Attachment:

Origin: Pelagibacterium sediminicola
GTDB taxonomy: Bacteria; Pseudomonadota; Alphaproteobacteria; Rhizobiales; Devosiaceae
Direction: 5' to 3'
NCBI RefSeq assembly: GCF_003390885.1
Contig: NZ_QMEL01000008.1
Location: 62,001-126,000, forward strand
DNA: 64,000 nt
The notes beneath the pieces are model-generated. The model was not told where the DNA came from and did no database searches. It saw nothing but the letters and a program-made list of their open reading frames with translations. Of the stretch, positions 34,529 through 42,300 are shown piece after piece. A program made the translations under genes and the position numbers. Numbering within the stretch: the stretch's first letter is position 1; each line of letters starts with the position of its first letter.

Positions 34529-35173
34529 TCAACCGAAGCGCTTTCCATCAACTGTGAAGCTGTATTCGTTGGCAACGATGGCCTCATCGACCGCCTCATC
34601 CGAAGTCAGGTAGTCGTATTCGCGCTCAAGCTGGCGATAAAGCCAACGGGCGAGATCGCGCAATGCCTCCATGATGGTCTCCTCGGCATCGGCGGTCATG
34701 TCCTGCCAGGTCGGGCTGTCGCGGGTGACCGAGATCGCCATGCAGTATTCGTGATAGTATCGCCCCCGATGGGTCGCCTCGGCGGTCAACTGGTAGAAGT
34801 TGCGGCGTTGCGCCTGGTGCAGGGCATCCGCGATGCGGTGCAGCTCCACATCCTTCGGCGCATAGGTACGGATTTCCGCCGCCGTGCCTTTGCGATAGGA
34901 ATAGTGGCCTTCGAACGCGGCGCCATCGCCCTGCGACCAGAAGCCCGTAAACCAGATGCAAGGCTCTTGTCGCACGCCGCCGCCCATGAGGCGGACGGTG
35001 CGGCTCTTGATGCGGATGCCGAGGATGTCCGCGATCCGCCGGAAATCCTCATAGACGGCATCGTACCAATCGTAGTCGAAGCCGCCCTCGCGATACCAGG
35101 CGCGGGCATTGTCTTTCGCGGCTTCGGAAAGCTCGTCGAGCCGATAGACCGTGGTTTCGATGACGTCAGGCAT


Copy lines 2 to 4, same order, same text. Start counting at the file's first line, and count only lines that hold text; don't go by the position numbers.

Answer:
GTDB taxonomy: Bacteria; Pseudomonadota; Alphaproteobacteria; Rhizobiales; Devosiaceae
Direction: 5' to 3'
NCBI RefSeq assembly: GCF_003390885.1